Seoul: North Korea said today it had formally entered a "state of war" with South Korea and warned that any provocation would swiftly escalate into a nuclear conflict.
"As of now, inter-Korea relations enter a state of war and all matters between the two Koreas will be handled according to wartime protocol," the North said in a statement attributed to all government bodies and institutions.
It is the latest in a string of dire threats from Pyongyang that have been matched by tough warnings from South Korea and the United States, fuelling international concerns that the situation is spiralling out of control.
"The long-standing situation of the Korean peninsula being neither at peace nor at war is finally over," said the statement carried by the official Korean Central News Agency (KCNA).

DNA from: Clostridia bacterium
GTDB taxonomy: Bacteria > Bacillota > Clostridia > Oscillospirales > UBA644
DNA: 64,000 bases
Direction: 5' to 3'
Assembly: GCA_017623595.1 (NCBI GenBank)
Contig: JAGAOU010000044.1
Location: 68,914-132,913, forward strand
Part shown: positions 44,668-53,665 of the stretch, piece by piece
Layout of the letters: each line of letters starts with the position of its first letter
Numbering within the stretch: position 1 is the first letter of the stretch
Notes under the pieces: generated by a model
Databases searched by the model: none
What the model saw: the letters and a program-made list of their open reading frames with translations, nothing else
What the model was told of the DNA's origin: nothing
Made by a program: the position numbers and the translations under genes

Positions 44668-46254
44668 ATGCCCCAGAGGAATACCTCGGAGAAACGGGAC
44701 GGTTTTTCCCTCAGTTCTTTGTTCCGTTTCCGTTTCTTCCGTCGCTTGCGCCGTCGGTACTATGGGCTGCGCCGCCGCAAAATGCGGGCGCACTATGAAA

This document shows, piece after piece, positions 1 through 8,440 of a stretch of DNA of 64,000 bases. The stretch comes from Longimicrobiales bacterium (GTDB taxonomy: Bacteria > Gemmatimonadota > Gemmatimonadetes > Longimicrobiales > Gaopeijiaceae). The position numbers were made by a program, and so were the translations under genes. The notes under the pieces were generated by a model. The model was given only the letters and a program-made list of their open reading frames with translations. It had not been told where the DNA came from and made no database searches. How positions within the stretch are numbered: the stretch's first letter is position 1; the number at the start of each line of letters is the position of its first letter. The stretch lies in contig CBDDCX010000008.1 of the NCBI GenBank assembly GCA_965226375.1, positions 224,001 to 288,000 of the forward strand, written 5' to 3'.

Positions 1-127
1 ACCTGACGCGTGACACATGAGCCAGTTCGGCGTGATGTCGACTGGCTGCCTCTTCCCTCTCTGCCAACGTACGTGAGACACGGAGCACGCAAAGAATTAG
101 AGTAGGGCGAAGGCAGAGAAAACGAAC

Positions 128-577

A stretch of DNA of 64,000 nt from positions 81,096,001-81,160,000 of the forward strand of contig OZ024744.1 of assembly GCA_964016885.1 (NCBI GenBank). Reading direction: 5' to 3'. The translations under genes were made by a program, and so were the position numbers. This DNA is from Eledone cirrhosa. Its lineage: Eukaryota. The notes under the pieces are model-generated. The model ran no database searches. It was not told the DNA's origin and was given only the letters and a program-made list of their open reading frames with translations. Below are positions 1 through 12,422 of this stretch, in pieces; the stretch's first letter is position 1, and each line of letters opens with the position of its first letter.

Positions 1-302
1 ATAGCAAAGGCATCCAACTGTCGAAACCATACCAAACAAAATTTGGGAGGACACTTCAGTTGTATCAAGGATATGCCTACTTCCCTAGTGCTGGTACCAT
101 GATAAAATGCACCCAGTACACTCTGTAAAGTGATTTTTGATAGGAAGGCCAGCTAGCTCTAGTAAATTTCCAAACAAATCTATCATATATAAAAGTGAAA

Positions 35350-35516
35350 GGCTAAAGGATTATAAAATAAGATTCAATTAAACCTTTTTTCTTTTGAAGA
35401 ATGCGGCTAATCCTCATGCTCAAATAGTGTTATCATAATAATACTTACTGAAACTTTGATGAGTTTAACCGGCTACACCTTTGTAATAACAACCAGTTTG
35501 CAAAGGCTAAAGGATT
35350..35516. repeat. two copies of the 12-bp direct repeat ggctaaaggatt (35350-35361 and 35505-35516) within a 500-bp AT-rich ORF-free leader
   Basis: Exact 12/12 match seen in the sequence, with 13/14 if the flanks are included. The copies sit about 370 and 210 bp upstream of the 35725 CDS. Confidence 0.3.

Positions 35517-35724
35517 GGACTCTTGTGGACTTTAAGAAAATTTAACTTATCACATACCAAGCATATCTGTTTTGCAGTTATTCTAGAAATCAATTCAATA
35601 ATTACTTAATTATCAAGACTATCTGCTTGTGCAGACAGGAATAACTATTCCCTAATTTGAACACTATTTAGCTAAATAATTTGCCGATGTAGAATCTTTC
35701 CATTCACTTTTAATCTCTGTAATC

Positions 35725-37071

The two Koreas have always technically remained at war because the 1950-53 Korean War concluded with an armistice rather than a peace treaty.
The North had announced earlier this month that it was ripping up the armistice and other bilateral peace pacts signed with Seoul in protest against South Korea-US joint military exercises.
"This is not really a new threat - just part of a series of provocative threats," the South's Unification Ministry said
in a statement.
The defence ministry added that no particular troop movement had been observed along the border.
Voiding the ceasefire theoretically opened the way to a resumption of hostilities, although observers noted it was far from the first time that North Korea had announced the demise of the armistice.